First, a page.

Fines up to SR25,000 for violating labor rights: Ministry

Updated 14 June 2017

Fines up to SR25,000 for violating labor rights: Ministry

JEDDAH: Employers will be fined SR25,000 ($6,700) for registering Saudi employees with the General Organization for Social Insurance (GOSI) without their approval.
Firms can also face a five-day closure in addition to the fine, the Ministry of Labor and Social Development on Tuesday announced.
The ministry posted on its official Twitter account a list of penalties that will be imposed on employers if they violate the rights of their employees.
The announcement includes nine violation scenarios. Companies can receive fines of SR20,000 for recruiting expat workers for jobs allocated for Saudis as well as SR10,000 plus a one-day closure if the firm employs male expat workers for jobs which have been nationalized.
Holding workers’ passports without their approval will result in a SR2,000 fine. Employing a worker without a contract or without giving a copy of the contract can lead to a SR5,000 fine; the same fine applies to not adhering to offering work contracts in Arabic.
The ministry also stated that a SR5,000 fine would imposed for not complying with the conditions mentioned in training contracts; for not keeping workers’ records, including names, salaries, fines, attendance and medical records; as well as for full or partial withholding of a worker’s salary.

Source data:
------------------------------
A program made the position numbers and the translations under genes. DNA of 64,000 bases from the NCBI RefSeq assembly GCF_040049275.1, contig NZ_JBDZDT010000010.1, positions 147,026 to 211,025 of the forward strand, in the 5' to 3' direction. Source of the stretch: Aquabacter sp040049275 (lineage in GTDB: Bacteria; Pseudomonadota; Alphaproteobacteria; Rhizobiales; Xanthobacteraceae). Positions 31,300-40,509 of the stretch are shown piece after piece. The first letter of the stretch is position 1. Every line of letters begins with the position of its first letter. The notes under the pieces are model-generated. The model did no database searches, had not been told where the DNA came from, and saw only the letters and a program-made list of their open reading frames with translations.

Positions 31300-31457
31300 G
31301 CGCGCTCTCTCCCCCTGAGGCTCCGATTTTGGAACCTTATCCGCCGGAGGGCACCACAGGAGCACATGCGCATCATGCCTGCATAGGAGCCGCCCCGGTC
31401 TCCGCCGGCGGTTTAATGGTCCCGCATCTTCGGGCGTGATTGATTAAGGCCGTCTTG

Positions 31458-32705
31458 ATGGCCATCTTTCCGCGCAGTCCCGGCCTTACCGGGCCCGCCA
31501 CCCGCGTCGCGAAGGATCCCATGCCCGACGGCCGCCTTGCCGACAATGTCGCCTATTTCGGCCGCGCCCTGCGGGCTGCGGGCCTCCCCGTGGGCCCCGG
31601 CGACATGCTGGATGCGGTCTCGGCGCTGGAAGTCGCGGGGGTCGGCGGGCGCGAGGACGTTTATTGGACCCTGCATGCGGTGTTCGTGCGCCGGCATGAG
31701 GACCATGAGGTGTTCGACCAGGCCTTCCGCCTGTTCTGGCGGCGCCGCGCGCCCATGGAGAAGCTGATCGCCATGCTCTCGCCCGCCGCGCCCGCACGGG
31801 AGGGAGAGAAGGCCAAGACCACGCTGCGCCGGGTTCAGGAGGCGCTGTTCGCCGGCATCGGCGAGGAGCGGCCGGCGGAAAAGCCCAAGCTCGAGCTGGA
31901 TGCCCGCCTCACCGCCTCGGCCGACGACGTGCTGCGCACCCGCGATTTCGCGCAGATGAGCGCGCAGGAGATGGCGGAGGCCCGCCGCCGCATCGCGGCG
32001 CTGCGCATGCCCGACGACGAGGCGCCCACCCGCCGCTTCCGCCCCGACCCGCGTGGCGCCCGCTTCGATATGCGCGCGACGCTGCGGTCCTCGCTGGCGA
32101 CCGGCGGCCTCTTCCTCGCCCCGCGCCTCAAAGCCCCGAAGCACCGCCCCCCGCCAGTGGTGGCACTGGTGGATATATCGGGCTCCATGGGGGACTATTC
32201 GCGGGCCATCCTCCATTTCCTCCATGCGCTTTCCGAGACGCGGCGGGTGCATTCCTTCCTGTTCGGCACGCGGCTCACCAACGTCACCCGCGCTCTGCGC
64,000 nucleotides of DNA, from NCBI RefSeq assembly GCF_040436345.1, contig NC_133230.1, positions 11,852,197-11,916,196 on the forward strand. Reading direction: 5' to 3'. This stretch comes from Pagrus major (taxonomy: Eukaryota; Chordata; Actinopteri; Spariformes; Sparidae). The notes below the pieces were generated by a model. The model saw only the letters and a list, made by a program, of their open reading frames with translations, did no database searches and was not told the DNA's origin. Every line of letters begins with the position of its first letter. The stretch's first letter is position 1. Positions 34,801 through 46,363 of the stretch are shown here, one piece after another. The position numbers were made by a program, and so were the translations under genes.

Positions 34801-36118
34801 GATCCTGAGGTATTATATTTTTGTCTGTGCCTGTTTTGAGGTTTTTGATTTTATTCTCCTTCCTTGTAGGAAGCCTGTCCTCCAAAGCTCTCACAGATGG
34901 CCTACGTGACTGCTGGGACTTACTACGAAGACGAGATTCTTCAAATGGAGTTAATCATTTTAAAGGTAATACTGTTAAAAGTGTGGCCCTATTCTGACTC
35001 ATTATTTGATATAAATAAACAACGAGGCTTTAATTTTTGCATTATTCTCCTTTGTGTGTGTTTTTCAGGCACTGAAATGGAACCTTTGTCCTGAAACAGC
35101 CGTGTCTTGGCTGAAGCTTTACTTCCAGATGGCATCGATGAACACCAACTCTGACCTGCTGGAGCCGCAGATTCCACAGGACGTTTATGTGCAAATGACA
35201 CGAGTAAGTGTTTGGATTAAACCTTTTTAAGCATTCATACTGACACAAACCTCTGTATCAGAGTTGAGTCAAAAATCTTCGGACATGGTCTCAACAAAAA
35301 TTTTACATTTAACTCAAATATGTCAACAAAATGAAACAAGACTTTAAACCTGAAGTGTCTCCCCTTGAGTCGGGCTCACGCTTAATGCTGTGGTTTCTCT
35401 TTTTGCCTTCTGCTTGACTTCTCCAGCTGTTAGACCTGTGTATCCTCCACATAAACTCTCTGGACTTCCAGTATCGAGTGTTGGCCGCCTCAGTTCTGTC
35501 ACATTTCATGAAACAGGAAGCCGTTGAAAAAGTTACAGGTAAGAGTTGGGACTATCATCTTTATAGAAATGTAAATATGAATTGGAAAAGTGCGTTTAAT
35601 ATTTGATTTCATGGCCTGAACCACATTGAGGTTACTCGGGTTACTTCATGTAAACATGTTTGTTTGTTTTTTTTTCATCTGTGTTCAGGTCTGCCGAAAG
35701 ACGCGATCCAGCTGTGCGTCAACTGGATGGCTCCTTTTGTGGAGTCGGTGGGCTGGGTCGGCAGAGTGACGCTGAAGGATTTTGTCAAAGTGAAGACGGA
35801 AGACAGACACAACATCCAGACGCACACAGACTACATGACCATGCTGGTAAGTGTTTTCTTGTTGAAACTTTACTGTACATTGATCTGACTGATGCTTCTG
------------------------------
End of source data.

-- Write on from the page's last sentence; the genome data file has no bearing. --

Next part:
Plan approved to establish Institute of Traditional Arts in Saudi Arabia

The minister of culture announced last August that academies will be evaluated according to the market’s needs. (SPA)
Updated 23 October 2019

Plan approved to establish Institute of Traditional Arts in Saudi Arabia

  • The Institute of Traditional Arts aims to preserve the local identity through teaching arts, contributing to the preservation and development of the Saudi heritage, graduating qualified practitioners, and using arts to raise awareness

RIYADH: The minister of culture, Prince Badr bin Abdullah bin Farhan, on Tuesday, adopted a plan to establish the Institute of Traditional Arts at the Royal Academy of Arts.
The institute will begin receiving applications for the fall of 2020, targeting 1,000 students and trainees in long- and short-term programs.
The Institute of Traditional Arts aims to preserve the local identity through teaching arts, contributing to the preservation and development of the Saudi heritage, graduating qualified practitioners, and using arts to raise awareness.
The institute also aims to encourage artists through programs or partnership with relevant sectors.
The institute is part of the Academies of Arts’ initiative, which was announced in the Ministry of Culture’s first package last March, and the among the quality of life program’s initiatives. The minister of culture announced last August that academies will be evaluated according to the market’s needs, with the first being specialized in heritage and traditional arts and crafts.